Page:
Unsurprisingly, this behavior weakens conversations and leaves people feeling unsatisfied. Turkle describes many conversations as “light” for this reason: zoning out for a few minutes to check phones prevents us from developing deeper, more meaningful talks and keeps the conversational level superficial.

Even the very presence of a smartphone is enough to distract us and render conversations less than satisfying. In one famous and oft-repeated study, researchers at Virginia Tech asked people to meet in a cafe and have a 10-minute chat. Half the couples were instructed to either hold a smartphone or place it on the table during the conversation, but not to use it. The other half were told to stow their phones out of sight.

The results were shocking: Those people who’d talked without a phone visible reported much higher levels of satisfaction with their conversations. They also reported feeling much more empathetic to the person they had been speaking with. Strikingly, this was true both for conversational partners who knew each other well and for those who didn’t. Even close friends reported lower levels of satisfaction and felt less close to one another if a cell phone was there.

When it comes to phones, it seems that there’s no such thing as a harmless amount of exposure: They hamper conversation, whether we’re actively using them or even if they are simply present.

One way to go phone-free is to follow the rules of Shabbat and give up phones or other electronic distractions once a week (or at least hide them away when we spend time with friends and family). While we’re all slaves to our electronic devices these days, it seems that Shabbat is the one time we can rest and recharge, and experience the world without the lure and interference of phones.

4. Be an Active Listener

Leadership consultants Jack Zenger and Joseph Folkman note that listening is like driving in one curious respect—people tend to overestimate their skills in both activities, rating themselves as exceptionally skilled, whether they’re behind the wheel or immersed in conversation.

Yet when it comes to listening, many of us fall short. We tend to stumble into one of two common traps. Sometimes, we zone out, murmuring “hmm” or saying OK periodically, but not really listening as well as we could. At the other end of the spectrum, too many of us adopt a combative conversational style, waiting for our interlocutor to slip up or make an error we can then pounce on. This negative conversational mode has become the default in some radio and television settings, making it seem normal. In reality, it prevents conversation, making a genuine exchange of ideas impossible.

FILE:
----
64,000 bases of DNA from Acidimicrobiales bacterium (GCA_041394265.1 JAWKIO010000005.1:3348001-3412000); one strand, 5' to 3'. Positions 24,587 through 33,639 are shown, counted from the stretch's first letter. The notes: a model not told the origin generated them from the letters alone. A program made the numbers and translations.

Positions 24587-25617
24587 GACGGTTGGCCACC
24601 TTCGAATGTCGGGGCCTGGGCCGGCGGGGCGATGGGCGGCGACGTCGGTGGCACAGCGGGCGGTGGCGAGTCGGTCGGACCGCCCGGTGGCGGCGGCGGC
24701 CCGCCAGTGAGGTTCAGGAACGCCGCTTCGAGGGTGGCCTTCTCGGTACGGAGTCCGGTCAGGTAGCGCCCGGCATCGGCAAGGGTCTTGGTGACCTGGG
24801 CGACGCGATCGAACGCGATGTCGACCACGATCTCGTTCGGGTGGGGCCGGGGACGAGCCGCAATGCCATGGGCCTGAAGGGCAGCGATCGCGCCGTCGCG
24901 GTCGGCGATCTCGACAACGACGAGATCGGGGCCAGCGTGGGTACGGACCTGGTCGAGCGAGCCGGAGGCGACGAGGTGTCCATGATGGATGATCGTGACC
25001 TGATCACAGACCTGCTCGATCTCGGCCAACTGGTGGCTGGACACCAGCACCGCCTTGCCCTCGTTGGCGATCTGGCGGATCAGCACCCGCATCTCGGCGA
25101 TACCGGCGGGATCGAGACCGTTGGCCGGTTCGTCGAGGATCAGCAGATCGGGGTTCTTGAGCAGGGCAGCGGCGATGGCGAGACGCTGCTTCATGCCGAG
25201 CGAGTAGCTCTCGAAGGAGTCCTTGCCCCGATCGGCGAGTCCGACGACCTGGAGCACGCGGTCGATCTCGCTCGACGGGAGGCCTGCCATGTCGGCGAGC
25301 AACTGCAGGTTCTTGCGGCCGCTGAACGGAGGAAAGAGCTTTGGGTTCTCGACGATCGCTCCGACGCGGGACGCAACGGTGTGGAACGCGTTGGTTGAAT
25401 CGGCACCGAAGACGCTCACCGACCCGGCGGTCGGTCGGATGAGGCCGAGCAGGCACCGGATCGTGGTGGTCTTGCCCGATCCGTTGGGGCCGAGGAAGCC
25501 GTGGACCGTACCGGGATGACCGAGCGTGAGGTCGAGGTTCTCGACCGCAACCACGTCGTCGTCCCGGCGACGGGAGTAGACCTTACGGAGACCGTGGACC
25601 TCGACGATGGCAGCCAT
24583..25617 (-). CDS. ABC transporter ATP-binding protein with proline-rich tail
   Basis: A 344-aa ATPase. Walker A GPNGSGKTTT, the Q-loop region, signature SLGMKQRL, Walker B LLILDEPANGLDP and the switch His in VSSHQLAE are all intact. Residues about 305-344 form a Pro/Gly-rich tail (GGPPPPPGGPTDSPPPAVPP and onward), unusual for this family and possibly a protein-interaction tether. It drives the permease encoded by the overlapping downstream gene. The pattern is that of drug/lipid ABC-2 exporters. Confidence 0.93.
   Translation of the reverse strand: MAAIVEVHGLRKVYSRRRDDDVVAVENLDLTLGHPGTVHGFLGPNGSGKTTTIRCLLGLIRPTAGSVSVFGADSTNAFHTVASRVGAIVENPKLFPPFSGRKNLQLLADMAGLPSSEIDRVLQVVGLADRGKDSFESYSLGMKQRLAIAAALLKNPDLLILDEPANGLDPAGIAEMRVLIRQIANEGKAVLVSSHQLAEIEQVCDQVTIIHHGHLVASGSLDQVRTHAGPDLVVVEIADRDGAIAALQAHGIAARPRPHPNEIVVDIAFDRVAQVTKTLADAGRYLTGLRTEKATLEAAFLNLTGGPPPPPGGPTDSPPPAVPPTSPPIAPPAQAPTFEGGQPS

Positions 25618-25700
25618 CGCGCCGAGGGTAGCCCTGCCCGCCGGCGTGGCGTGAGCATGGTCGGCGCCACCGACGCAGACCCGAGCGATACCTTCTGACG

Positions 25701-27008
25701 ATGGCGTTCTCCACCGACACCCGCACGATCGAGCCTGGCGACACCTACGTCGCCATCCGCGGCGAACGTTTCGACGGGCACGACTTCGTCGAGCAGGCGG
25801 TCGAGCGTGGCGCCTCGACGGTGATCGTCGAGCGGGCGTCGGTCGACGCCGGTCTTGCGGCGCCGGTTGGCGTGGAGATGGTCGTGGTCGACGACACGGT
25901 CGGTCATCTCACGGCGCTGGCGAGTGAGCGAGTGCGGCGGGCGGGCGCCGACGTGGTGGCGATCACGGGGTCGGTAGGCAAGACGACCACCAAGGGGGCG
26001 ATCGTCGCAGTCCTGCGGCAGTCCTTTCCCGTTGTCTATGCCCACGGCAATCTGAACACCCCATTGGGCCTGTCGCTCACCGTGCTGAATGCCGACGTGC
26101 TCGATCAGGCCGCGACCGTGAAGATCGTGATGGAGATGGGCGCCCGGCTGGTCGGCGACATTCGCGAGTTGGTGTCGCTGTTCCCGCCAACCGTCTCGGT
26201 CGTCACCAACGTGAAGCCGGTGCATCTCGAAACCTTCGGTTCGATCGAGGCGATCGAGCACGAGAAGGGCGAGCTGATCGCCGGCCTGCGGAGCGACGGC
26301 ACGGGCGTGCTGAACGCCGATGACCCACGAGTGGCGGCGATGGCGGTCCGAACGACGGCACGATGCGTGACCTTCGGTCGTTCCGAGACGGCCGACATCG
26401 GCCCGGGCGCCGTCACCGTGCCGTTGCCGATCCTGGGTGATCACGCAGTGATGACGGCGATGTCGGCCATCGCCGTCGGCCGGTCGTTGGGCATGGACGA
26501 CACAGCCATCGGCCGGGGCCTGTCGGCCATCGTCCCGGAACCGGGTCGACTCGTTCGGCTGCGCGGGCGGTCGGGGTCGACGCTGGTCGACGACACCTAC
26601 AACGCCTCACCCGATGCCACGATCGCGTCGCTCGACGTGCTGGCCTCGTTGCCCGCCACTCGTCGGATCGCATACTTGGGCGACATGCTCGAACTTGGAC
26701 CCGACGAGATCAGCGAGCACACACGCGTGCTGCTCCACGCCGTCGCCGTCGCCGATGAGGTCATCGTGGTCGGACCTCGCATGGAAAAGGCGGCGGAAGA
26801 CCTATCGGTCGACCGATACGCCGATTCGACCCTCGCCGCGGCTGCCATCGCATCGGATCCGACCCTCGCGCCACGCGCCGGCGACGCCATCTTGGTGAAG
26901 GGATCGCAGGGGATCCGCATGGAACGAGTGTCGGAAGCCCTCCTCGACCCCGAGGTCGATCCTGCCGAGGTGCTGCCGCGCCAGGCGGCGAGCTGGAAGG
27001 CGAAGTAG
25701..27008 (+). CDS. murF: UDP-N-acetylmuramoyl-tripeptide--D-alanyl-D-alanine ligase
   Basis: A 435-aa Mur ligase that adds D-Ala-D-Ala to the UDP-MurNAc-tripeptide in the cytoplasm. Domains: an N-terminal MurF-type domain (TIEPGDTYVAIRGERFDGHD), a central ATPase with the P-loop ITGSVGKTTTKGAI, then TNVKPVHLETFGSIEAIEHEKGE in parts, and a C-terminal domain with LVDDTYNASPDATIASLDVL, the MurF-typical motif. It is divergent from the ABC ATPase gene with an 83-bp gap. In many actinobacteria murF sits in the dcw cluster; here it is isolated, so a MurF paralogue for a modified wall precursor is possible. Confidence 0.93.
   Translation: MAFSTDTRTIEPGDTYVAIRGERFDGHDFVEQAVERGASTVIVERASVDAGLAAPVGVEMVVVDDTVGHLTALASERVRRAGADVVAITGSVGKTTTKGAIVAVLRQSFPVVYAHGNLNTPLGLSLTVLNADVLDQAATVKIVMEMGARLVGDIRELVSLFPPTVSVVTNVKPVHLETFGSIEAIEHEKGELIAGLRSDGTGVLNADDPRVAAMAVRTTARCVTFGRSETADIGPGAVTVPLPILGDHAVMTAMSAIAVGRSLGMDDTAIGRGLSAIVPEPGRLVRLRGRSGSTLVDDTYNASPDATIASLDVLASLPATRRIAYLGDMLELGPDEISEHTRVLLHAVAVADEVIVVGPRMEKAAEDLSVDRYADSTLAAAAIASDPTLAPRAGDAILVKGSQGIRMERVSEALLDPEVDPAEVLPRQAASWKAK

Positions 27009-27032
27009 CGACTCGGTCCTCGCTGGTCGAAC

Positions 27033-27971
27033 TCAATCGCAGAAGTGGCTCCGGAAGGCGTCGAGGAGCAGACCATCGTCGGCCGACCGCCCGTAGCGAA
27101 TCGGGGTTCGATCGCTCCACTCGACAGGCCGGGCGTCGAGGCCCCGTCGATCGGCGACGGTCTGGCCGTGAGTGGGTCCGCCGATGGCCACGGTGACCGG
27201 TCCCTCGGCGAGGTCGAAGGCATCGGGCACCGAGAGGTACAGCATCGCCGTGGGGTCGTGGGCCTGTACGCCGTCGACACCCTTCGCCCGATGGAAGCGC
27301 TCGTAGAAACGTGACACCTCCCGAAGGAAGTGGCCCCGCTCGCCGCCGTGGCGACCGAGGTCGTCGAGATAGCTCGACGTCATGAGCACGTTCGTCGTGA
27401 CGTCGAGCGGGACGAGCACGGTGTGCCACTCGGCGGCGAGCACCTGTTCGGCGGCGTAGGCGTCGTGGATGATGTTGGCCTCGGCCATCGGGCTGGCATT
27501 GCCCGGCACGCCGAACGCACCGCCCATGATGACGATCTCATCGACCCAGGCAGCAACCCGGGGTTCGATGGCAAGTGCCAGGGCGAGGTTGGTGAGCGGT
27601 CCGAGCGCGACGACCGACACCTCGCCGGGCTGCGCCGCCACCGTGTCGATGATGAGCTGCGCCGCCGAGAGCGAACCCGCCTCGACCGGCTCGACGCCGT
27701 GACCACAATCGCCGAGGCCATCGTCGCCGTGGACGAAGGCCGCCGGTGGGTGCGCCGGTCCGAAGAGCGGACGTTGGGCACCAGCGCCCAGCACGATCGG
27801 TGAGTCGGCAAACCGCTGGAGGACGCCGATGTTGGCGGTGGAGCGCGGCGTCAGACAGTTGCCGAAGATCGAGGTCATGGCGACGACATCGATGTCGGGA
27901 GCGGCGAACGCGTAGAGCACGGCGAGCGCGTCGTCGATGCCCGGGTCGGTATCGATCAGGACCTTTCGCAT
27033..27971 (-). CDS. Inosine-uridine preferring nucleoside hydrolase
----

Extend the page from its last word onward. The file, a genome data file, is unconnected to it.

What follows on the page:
EffectiveEffective conversationalists employ active listening conversationalists employ active listening, focusing on what is being said to them. Zenger and Folkman analyzed the conversational styles of thousands of people and identified three key traits among the best listeners: staying silent while others were speaking; letting others know we are following along by asking questions and giving encouragement; and being able to repeat what we’ve heard. The best listeners, they found, could repeat what they’d just been told nearly word for word.

Instead of spending time while other people are speaking formulating your next response, try focusing more on what other people are saying. Repeat ideas back to make sure you understand them. Try using phrases like, “It seems that what you’re saying is ... ” or “Can you clarify that a little more?”

Two thousand years ago, the Jewish sage asked who is “truly wise”? His answer was surprising: A wise person isn’t necessarily someone who’s amassed a lot of learning or who’s found one particular path to knowledge. Instead, a truly wise person is one “who learns from every person.”3 Real conversations allow us to get to know and learn from those around us. It’s up to us to try and make them count.